Spurs to kick off with a win and Kane on the score sheet
Norwich City v Southampton: Saints are 13 points ahead of rock-bottom Norwich who are all but gone, unless they go on a record breaking points-gathering run between now and lights out. But what is apparent about the way City play is that they approach each game with the belief that they can win it, ask Manchester City.
Southampton on the other hand blow hot and cold and were it not for the goals that the very underrated Danny Ings brought to the pre Corona table their points total and league position would not be as healthy as it was going into this fixture. I think Norwich can turn Southampton over and who knows what a winning restart might mean to the Canaries.
Out on a limb with a home win prediction here.
Watford v Leicester City: Strange is it not that the biggest news out of Watford in recent weeks has had nothing to do with them being outside the relegation zone on goal difference alone but Troy Deeney’s decision to delay his return to training because of concerns over his infant son and Covid-19 risks.
Instead the concentration should be how Brendan Rogers will have organised the mind-set of his players as they resume their chase of Manchester City and a Champions` League place, especially Ben Chilwell who seems to have emerged as a Chelsea target in recent days. The down to earth approach, both the club`s and their manager, in recent years suggests they will ease back into the chase for Premier League points too easily for Watford to cope with.
Brighton & Hove Albion v Arsenal: Since Brighton have been in the Premier League games against the so called `top teams` haven`t been that rewarding. But in recent times the nitty gritty, and sleeves rolled up approach has stood them in good stead. Graham Potter has a good balance of common-sense, man management and coaching nouse to give them confidence that they can avoid relegation, despite going into the Covid-19 break just two points above the trapdoor.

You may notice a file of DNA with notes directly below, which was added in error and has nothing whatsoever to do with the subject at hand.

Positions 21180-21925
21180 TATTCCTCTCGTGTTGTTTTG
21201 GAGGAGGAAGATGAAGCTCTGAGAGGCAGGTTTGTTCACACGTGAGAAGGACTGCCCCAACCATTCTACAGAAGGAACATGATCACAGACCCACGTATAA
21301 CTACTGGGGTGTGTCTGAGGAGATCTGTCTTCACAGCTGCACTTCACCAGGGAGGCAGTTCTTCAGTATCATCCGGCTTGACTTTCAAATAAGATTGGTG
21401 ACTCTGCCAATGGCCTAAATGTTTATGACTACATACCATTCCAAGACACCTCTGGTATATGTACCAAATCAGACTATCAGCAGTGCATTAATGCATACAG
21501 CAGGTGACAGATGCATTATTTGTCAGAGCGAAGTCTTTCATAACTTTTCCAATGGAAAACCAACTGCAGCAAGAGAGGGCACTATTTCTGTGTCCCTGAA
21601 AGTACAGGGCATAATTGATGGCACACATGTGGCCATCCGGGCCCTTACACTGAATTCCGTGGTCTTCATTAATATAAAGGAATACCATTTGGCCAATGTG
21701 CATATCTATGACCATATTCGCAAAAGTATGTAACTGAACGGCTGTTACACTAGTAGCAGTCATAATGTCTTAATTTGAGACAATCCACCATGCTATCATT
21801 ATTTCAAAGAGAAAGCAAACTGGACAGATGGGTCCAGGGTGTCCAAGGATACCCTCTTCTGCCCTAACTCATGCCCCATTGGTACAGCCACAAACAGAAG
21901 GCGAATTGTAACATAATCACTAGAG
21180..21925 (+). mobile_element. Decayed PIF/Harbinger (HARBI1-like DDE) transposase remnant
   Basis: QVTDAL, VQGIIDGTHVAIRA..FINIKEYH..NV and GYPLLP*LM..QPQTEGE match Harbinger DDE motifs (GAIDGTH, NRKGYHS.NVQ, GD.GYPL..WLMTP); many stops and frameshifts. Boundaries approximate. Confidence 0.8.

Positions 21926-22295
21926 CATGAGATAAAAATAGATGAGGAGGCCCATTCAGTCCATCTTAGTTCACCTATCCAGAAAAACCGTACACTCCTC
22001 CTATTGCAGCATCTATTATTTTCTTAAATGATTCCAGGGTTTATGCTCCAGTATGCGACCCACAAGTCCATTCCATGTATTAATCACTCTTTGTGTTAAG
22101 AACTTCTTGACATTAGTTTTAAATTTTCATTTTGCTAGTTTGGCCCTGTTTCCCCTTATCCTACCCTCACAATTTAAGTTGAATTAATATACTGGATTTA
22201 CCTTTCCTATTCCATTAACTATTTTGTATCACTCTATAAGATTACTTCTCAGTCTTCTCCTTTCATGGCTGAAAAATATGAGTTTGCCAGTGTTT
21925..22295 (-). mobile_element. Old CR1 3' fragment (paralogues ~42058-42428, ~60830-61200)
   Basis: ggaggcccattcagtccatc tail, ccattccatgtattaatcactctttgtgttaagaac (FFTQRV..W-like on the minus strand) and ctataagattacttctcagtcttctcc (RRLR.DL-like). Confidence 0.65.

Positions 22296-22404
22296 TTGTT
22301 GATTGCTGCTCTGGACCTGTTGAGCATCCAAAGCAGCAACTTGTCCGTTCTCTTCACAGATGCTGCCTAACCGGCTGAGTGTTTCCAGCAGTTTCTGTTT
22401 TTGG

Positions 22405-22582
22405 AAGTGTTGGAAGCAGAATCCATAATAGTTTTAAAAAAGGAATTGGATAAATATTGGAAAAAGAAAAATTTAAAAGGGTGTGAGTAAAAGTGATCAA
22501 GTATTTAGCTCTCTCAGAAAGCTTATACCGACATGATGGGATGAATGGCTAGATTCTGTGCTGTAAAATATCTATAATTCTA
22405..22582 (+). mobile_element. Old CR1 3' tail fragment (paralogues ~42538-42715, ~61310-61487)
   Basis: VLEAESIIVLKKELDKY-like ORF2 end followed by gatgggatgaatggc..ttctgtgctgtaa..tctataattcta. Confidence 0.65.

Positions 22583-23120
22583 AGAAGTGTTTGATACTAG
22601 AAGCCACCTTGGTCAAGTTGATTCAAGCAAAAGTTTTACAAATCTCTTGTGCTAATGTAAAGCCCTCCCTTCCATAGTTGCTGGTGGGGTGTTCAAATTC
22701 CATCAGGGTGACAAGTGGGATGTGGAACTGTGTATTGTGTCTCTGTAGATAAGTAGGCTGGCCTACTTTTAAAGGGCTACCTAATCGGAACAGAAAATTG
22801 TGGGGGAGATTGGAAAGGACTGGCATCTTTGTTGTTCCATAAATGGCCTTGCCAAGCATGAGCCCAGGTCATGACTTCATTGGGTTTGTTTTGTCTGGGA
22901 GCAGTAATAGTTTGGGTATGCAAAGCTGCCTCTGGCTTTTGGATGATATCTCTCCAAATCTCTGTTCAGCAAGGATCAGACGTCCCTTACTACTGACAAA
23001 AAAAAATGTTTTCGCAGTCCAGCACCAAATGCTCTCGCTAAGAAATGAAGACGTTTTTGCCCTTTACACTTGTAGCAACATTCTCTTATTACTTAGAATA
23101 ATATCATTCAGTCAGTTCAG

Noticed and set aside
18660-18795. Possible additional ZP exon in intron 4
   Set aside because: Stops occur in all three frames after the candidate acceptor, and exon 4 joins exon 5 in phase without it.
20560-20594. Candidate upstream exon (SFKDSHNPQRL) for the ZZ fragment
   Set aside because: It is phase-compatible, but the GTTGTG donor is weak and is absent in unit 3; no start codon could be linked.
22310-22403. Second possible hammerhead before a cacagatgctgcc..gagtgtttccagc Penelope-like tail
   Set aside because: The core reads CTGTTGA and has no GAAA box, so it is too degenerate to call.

I have to keep coming back to that old cliché, `it depends on which Arsenal turns up`. If they don`t bring their A game Brighton will win.
Assuming the Gunners don’t turn up, home win
West Ham United v Wolverhampton Wanderers: Is it just me or do the West Ham players mirror their manager in displaying a `rabbit in the headlights` demeanour in their Premier League performances? Mark Noble apart, maybe Declan Rice when he`s up for it, are about the only two West Ham players who could even compete for a place in most other Premier League teams.
Look at the league table and yet another cliché springs to mind – `the annual battle against relegation`. Only Southampton in the bottom half of the table have conceded more goals, 56 to United`s 50 and unless the Hammers can start with a win against Wolves I fear for the rest of their season.
Wolves have been a revelation since returning to the top flight. Over the past two seasons they have made a nonsense of a packed fixture list that would have had `Fergie` moaning about fixture congestion from one end of the week to the other. Nuni Espiroto has turned a Championship team into a team that is up there, as a joy to watch, with Liverpool and Manchester City.
AFC Bournemouth v Crystal Palace: This is a make or break season for Eddie Howe and the club that he will forever be associated with. `Rags to riches` just does not do justice to the miracles Eddie has done in getting Bournemouth to the Premier League and keeping them there. It may be a parting of the ways is on the cards whatever level the club is in next campaign.